The US 2016 Presidential Election – A Betting Story

The odds for Donald Trump, which started out at 150/1, fell to 10/11 as The Donald became the bookmakers’ favourite for the next POTUS for the first time at around 3am (GMT) this morning.

By 6.30am (GMT) it was as good as over. Trump had 248 electoral votes (to Clinton’s 218) with only 22 more needed. In his speech delivered shortly before 8am, to chants of USA, USA, Trump confirmed he had just received a call from Hillary Clinton conceding defeat. 

Mike Smithson, the man behind PoliticalBetting.com, commented on the moment Trump became the bookies’ favourite and followed it up with a stark and startling reminder of what this meant.

Alarm bells at Clinton HQ began ringing relatively early on. As the results came in Michigan appeared to have fallen to Trump, Ohio fell to Trump, Florida fell to Trump and New Hampshire was far, far too close for comfort. Later on, Pennsylvania fell to Trump. You can review the state by state results here.

Ohio was one where the polls generally got it right. A highly important swing state, the businessman turned anti-politician won with over 52% of votes cast.

Before the polls started coming in, and when the operator’s odds were at ⅙ Clinton and 9/2 Trump, SunBets Head of PR Tim Reynolds said: “It’s fair to say there’s been minimal movement in the odds on the winner today, very much the ‘calm before the storm’ as the world waits for exit polling later this evening. As things stand Clinton has about a 85% chance of winning at odds odds-on price of 1/6, but we’re yet to see any particularly big money for a first female president. It’s all been Trump at 4/1 or 9/2 so far at punter-friendly prices, although maybe that’s due to our demographic of customer?!”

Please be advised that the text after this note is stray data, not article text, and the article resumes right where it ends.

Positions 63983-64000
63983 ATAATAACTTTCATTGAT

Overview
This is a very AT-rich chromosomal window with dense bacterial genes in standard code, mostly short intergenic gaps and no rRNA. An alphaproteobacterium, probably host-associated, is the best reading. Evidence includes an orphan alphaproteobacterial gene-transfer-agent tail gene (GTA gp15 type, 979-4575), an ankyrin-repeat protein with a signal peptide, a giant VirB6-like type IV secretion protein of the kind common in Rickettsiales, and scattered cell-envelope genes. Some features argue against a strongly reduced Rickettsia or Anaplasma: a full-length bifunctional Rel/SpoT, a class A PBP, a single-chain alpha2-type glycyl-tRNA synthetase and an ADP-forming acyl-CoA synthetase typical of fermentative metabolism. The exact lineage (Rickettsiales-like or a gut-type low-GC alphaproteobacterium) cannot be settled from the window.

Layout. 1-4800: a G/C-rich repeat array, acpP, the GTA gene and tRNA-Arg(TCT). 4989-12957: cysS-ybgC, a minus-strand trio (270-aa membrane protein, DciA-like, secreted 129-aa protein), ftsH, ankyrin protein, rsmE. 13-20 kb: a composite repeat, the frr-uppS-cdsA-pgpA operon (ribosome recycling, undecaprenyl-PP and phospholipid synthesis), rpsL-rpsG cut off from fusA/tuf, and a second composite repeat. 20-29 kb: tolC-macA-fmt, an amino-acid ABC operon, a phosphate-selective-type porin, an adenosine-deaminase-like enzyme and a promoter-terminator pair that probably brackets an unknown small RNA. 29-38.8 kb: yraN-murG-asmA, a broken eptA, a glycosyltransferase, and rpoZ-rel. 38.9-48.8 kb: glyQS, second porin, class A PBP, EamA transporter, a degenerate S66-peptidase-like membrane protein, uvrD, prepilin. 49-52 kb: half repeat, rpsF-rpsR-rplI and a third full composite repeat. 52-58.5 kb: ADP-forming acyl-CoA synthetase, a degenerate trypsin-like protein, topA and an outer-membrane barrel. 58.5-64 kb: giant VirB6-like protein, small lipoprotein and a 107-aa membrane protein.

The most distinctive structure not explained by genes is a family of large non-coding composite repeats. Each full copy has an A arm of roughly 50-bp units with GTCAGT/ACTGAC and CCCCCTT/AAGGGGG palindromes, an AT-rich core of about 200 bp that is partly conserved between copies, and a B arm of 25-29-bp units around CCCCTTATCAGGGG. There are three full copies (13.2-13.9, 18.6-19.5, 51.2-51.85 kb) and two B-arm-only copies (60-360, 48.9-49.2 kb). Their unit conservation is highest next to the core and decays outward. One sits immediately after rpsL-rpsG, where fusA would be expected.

“The most interesting money we’ve seen today has been placed on a high overall turnout, which is in line with reporting that the Hispanic turnout is said to be high. An overall turnout of between 57-61% would be our estimation at the moment, which given Hispanic voting is higher than normal bodes well for the Clinton camp.”

The eve of the election Betfair saw 80% of bets placed on Clinton. As late as 10pm (GMT) Ladbrokes tweeted that they’d taken a £120,000 bet at odds of ⅙ on Hillary Clinton.

For the most part though a Trump victory was a blow to bookmakers. In terms of bets placed, the US election mirrored Brexit in an undeniable fashion. The larger money was typically staked on Clinton (Remain) but there was a higher volume of bets on Trump (Leave).

William Hill’s Graham Sharpe stated that the bookmaker had taken just three bets when odds on Trump were at 150/1; a Devonian staked £1, £16.67 from a customer in Leicestershire and £50 from a punter in Northern Ireland.

Few believed it could happen at this point. And for many this denial continued until the early hours of this morning. Oddschecker put together a detailed betting odds timeline of Trump beginning in October 2015. This was not a conventional election, and Trump was far from a conventional candidate.